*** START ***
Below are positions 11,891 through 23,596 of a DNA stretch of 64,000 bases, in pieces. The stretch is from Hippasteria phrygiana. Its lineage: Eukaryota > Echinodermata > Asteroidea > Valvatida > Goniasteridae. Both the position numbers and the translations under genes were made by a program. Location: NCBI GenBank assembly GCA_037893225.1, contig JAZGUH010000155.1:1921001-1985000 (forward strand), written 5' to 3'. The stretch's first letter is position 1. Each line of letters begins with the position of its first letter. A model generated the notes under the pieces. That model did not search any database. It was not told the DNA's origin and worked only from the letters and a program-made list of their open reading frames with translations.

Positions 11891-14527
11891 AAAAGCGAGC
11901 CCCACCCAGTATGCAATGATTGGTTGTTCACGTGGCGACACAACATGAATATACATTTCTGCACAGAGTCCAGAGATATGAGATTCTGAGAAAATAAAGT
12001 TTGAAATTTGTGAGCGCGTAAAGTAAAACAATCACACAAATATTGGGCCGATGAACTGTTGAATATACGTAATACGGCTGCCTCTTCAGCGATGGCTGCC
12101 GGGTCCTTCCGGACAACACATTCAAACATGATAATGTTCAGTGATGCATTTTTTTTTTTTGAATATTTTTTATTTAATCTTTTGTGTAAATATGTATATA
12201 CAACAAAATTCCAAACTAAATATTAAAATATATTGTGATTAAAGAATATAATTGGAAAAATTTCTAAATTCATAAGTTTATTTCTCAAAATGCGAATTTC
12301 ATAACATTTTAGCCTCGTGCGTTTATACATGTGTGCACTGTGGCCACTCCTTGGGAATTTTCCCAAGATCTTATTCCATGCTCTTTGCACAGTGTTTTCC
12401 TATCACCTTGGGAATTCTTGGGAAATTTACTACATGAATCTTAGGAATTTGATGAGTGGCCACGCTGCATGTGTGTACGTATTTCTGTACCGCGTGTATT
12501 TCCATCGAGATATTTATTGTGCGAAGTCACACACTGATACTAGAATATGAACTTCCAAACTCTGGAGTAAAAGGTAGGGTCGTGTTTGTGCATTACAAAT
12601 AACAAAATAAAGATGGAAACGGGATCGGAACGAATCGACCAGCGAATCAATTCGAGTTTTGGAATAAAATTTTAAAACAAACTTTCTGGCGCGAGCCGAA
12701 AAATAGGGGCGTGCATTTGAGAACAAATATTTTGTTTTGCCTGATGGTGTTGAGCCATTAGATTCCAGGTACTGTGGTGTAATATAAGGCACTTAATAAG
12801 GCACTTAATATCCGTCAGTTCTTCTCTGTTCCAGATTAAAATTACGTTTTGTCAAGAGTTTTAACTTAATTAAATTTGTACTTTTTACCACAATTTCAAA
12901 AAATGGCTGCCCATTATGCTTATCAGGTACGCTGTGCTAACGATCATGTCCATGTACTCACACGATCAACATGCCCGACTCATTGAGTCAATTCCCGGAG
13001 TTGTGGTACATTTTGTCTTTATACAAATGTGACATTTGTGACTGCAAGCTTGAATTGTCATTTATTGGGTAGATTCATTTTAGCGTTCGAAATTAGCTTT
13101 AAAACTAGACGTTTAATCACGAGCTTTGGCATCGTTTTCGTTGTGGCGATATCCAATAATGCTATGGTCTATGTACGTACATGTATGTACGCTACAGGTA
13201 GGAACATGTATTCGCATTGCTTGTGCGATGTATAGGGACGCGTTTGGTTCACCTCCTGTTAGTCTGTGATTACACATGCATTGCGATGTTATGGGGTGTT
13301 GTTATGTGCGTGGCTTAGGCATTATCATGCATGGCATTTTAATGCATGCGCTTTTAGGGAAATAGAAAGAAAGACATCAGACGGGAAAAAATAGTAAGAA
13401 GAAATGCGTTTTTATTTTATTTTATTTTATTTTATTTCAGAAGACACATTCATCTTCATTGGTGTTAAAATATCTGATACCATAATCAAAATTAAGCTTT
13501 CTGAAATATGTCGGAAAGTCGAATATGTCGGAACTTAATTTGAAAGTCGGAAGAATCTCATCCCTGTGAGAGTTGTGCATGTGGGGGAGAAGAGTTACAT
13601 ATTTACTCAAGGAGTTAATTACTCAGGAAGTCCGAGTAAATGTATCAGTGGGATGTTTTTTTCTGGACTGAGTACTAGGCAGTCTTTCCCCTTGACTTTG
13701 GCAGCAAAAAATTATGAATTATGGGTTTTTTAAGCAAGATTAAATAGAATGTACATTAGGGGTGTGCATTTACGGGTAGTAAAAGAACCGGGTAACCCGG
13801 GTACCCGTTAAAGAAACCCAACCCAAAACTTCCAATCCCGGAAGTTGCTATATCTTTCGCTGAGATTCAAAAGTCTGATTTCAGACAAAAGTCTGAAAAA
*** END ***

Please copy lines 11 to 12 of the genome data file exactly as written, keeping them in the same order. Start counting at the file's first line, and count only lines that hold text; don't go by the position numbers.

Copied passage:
12601 AACAAAATAAAGATGGAAACGGGATCGGAACGAATCGACCAGCGAATCAATTCGAGTTTTGGAATAAAATTTTAAAACAAACTTTCTGGCGCGAGCCGAA
12701 AAATAGGGGCGTGCATTTGAGAACAAATATTTTGTTTTGCCTGATGGTGTTGAGCCATTAGATTCCAGGTACTGTGGTGTAATATAAGGCACTTAATAAG